We know that hormonal birth control doesn’t protect against STDs, but now it turns out it might actually increase the risk of infection. Whoa.
According to the Guttmacher Institute, a group of researchers at the University of Washington accidentally discovered a link between hormonal contraceptives and an increased risk of contracting HIV during sex with an infected partner.
In conducting a trial testing the effectiveness of a drug in preventing the transmission of HIV, researchers monitored which types of protection (condoms, hormonal contraceptives, non-hormonal contraceptives) participants used, and checked regularly for new instances of infection. Analysis of the data showed a higher rate of infection in women during periods when they were using hormonal contraceptives, specifically progesterone-only injectibles.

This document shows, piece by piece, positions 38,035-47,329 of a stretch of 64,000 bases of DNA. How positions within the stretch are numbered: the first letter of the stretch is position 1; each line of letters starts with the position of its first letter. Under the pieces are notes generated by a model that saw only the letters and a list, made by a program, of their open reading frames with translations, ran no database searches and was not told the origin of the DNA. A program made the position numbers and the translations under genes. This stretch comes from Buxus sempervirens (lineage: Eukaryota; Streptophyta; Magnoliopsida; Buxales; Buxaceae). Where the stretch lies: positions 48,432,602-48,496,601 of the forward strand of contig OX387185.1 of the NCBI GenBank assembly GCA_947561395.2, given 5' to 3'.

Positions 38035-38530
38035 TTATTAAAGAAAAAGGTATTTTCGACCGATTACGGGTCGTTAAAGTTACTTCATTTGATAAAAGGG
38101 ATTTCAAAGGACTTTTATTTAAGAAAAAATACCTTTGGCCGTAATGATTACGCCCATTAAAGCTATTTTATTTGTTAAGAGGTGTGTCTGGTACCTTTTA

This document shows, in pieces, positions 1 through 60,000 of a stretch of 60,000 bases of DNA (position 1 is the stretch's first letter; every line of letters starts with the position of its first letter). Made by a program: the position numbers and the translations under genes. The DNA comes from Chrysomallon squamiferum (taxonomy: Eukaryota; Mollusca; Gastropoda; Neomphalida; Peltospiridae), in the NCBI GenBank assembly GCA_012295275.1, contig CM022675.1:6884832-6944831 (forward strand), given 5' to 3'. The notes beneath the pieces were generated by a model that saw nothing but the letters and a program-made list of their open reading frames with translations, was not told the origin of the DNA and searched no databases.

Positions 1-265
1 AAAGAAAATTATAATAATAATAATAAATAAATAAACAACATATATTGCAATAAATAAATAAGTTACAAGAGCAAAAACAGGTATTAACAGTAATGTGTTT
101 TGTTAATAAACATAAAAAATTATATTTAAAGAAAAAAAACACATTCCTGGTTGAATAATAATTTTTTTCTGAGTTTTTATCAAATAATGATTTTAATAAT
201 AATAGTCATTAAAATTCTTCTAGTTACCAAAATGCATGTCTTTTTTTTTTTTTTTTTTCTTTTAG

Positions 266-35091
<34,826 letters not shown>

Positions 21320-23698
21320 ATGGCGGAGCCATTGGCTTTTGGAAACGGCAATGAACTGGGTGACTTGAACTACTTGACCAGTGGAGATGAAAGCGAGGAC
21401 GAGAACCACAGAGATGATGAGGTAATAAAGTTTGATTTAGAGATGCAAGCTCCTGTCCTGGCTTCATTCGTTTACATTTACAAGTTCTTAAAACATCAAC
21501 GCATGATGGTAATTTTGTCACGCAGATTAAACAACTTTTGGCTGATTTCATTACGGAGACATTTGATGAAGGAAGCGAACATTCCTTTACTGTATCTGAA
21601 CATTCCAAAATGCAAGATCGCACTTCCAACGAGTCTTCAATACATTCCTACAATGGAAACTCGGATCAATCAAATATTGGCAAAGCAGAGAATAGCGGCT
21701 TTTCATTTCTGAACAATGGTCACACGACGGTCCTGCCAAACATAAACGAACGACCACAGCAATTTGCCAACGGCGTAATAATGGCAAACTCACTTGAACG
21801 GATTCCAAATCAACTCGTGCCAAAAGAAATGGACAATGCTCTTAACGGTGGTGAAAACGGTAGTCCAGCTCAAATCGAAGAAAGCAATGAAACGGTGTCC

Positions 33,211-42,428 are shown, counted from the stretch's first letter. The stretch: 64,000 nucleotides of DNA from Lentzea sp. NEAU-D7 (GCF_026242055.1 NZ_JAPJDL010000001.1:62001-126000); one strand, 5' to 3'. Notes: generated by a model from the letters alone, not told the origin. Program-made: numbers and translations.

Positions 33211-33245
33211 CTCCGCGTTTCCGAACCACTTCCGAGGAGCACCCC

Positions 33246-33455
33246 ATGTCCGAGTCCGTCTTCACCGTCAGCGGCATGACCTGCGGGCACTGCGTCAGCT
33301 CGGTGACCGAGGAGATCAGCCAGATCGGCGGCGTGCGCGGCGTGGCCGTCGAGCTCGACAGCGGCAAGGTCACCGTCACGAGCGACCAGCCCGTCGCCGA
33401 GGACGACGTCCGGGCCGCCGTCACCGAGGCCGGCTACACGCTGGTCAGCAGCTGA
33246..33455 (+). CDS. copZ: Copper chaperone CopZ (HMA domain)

The World Health Organization examined the data and came out with groundbreaking advice that nobody’s ever heard before: use condoms. Use them all the time.
Both the WHO and the Center for Disease Control and Prevention stressed that women at risk for HIV infection should continue to use hormonal birth control in addition to condoms. Both cited the additional health risks of pregnancy, not the least of which is the potential to pass the infection to the fetus.
The Guttmacher Institute, while citing the many merits of the study and its potential implications, also pointed out its limitations and stressed that more research is needed to definitively link HIV contraction to the use of hormonal contraceptives.
For more information on the methodology, click here. And don’t forget to use a condom.
Image courtesy of plannedparenthood.com
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